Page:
Fake Veterinarian Consents to Findings in $4.7-Million Scheme
A man who posed as a fake veterinarian has reportedly consented to findings that he aided a Clinton, MO man in allegedly soliciting investors from several states in a $4.7-million cattle fraud scheme.
According to information from Secretary of State Jay Ashcroft’s Securities Division a consent order was issued with Robert D. Hawkins, who reportedly consented to findings that he aided Cameron J. Hager, of Clinton, MO, in allegedly soliciting over 90 investors from at least 21 different states.
The FBI, in coordination with the secretary of state’s office and the U.S. Attorney’s Office for the Western District of Missouri, arrested Cameron J. Hager, of Clinton, MO on April 3.
The division’s findings allege that Hawkins posed as a veterinarian for Hager’s company, 5A Holdings LLC, to show investors cattle that he claimed were owned by 5A.
A press release from Ashcroft's office indicates that Hager stated in marketing materials that the average return on investment was 23.71%, in just 138 days. No cattle were purchased, and Hager allegedly used at least $1.2 million of investor funds to pay commissions for referring others to invest, alleged returns on investments and personal expenses.
Hawkins pretended to be the veterinarian for 5A Holding, taking investors to several cattle farms that he stated held the company’s cattle, according to Ashcroft's office.
Per the order, Hawkins will pay $20,000 to the Investor Education and Protection Fund, with $10,000 suspended for 10 years, so long he doesn’t violate the Missouri Securities Act or the terms of the order. According to the the Securities Division, he is restrained from selling securities and barred from registering as an investment agent in Missouri. Hawkins will also cooperate with the division in any pending proceedings in this matter, according to Ashcroft's office.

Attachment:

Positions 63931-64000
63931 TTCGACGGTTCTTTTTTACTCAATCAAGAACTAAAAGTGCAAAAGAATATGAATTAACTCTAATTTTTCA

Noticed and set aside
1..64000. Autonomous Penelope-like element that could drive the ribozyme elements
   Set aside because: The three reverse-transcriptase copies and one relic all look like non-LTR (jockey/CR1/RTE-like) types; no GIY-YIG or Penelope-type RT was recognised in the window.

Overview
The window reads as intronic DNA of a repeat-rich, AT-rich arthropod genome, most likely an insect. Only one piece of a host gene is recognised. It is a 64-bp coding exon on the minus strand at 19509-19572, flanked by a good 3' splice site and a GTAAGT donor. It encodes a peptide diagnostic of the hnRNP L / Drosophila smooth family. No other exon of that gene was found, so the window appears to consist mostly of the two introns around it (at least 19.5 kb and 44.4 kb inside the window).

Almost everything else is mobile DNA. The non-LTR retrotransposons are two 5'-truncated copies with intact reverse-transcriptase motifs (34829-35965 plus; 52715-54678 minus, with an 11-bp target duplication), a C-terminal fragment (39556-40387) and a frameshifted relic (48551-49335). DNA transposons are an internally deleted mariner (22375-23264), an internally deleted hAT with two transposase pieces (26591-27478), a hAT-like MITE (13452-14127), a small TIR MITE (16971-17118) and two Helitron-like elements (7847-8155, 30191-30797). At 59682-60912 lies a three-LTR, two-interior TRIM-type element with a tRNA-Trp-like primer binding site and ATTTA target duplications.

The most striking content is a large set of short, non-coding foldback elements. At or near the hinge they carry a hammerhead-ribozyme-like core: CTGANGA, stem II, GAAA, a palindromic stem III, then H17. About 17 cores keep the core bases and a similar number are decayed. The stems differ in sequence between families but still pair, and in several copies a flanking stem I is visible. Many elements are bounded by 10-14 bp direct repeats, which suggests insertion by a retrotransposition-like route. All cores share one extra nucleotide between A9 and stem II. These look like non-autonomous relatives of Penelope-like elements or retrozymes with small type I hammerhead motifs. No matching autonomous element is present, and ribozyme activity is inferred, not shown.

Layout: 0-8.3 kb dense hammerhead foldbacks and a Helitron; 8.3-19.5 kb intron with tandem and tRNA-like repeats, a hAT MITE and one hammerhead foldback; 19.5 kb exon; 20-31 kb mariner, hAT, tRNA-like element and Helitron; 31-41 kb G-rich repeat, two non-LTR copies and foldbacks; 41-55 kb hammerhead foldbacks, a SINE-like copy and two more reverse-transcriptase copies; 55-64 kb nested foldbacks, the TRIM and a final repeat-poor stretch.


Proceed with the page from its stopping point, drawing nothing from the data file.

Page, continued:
The division also ordered unregistered agent George Myers Jr., of Springfield, to cease and desist after allegedly misleading a man in the sale of $37,500 in securities.
The Enforcement Section alleges that from approximately September 2016 to June 2017 Myers offered and sold a total of $37,500 in securities to a Missouri resident in the form of promissory notes.
Myers then allegedly solicited funds on a number of occasions, promising the investor multiple times, to receive returns once Myers finalized his divorce, which he stated would grant him $1.3-million in assets. The investor was promised returns totaling $88,121, and to date has not received any.
The division also ordered Myers to show cause why he should not be ordered to pay restitution plus interest, civil penalties, and investigation costs totaling more than $52,500.
The division issued a final order against unregistered agent Colin P. Purcell and iPractice Group Inc. to cease and desist after misleading investors in the sale of $905,600 in securities.
Purcell and iPractice are ordered to pay restitution plus interest, civil penalties, and investigation costs totaling more than $800,000.